The French soldiers trained and contributed to training militarily the Interahamwe between the beginning of 1992 until the departure of the Noroît operation in December 1993.
Some witnesses, but it is not systematic, say also that in some cases French soldiers contributed to the ideological training whose main teaching point was to define the Tutsi as the enemy.
This training was done in five big military camps where French soldiers were established. After the Bugesera massacre of March 1992, that was followed by Colonel Robardey, the French army knew that the Interahamwe whom they were training had as their main mission the massacre of the Tutsis, a mission that was confirmed in the course of time.
The French soldiers fully participated in the intensification of training during the last term of 1993. This intensification was part of the preparations of the genocide, and the French army could not know it, for reasons synthesized above.
The French soldiers contributed to the registration of the Tutsis and political opponents. The French gendarmes attached to the CRCD introduced the computerization of the service’s data banks, especially the register of persons to be registered and watched (PRAW).
On 14 October 1992, Colonel Robardey wrote to the chief of staff of the national gendarmerie, Colonel Augustin Ndindiliyimana, informing him the PRAW was ready for use, and that he was only waiting for his approval to make it operational.
General Jean Varret, head of military cooperation mission from October 1990 to April 1993, had been the initiator of the French military cooperation project at the CRCD.During his interview by the MIP, he affirmed that he had had the feeling that the work of French gendarmes at the CRCD would be to register the Tutsis.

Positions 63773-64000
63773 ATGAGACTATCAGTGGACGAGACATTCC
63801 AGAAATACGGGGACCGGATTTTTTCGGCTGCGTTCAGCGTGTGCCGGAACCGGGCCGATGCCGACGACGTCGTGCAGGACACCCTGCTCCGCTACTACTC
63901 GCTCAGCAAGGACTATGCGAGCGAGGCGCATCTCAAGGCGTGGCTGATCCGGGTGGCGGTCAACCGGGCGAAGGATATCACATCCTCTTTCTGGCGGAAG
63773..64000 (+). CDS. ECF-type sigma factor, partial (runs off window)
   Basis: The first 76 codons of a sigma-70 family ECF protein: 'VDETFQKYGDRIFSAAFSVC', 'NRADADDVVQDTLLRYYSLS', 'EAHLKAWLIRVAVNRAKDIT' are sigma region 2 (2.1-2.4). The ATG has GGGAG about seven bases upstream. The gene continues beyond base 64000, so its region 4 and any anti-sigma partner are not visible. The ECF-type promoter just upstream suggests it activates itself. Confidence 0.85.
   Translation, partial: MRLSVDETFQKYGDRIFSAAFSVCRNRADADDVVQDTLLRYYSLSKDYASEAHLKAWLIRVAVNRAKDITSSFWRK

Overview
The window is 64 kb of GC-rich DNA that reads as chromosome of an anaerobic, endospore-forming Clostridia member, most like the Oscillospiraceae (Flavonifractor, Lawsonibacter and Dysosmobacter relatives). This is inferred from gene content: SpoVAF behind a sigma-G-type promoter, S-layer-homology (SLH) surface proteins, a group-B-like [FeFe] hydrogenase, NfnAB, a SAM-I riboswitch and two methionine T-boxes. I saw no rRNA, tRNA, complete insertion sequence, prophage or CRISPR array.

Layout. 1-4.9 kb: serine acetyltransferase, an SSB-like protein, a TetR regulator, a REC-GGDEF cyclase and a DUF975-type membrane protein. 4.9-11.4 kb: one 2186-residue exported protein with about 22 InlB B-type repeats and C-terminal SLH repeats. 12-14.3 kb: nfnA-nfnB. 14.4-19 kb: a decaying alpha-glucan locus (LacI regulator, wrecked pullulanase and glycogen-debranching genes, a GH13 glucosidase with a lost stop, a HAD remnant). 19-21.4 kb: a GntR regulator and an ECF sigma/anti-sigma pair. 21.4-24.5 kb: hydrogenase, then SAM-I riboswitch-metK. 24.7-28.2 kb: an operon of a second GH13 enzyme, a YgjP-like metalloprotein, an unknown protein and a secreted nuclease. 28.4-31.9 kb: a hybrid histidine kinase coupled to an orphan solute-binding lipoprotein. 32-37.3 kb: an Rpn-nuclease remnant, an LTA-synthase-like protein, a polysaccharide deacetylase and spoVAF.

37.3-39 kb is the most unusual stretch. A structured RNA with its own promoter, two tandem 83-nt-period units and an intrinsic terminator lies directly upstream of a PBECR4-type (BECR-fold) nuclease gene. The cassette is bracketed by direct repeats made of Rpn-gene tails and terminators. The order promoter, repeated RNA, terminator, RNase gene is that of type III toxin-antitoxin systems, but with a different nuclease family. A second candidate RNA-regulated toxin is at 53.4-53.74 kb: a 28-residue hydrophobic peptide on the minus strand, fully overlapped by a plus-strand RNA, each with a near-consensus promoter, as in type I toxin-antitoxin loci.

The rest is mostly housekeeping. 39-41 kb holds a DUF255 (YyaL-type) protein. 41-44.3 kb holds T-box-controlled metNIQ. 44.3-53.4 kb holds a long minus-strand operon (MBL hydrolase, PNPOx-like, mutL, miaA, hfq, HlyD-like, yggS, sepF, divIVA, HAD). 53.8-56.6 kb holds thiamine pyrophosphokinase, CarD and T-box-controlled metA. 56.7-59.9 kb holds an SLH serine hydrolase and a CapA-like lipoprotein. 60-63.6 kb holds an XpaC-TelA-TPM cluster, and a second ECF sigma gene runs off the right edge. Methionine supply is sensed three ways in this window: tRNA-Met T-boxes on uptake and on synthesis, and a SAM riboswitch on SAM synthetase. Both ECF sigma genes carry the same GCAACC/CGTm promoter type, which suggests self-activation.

And, at the beginning of the genocide, the soldiers who moved from house to house to kill political opponents or distinguished Tutsis carried printed lists.
The gendarmerie had the area in numbers and logistics necessary for a good collection of information, and it had the software prepared by the French gendarmes.
A former cadre of the Central intelligence Service affirmed that his institution had never reached that level of organization.
There are also strong chances that these lists used at the beginning of genocide were made with the contribution of the PRAW.
During the days that followed the attack on President Habyarimana’s plane, Ambassador Martres urged Colonel Bagosora to take over power.
A year earlier, the latter had publicly announced that he was going to “prepare the apocalypse”. Thereafter, Martres gave his blessing to the formation of an interim government that brought together almost exclusively members of the Hutu power coalition.
And both Colonel Bagosora and almost all the future members of the interim government were known for their position defending a violent solution against those whom they accused of being internal accomplices of the RPF, the Tutsis in general and the Hutu opposed to Hutu power.
Colonel Bagosora is considered as the brain of the genocide, and the interim government its main organizer.
Bagosora and most members of the interim government have either already been sentenced for the genocide at the ICTR, or they are still on trial. Their positions were perfectly clear since before the genocide.
Without France’s support at the time, it is most likely that the extremist circles would have restricted their genocide action: “Obviously the akazus judged the world from the height of their local dictatorship, but they would probably have not deviated to that extent if they had known that it would lead to their total isolation on the international scene.
Thus, France unintentionally encouraged Rwanda’s final dive into a blood bath.” However, we have our reservation on the evaluation of the voluntary nature or not of this support.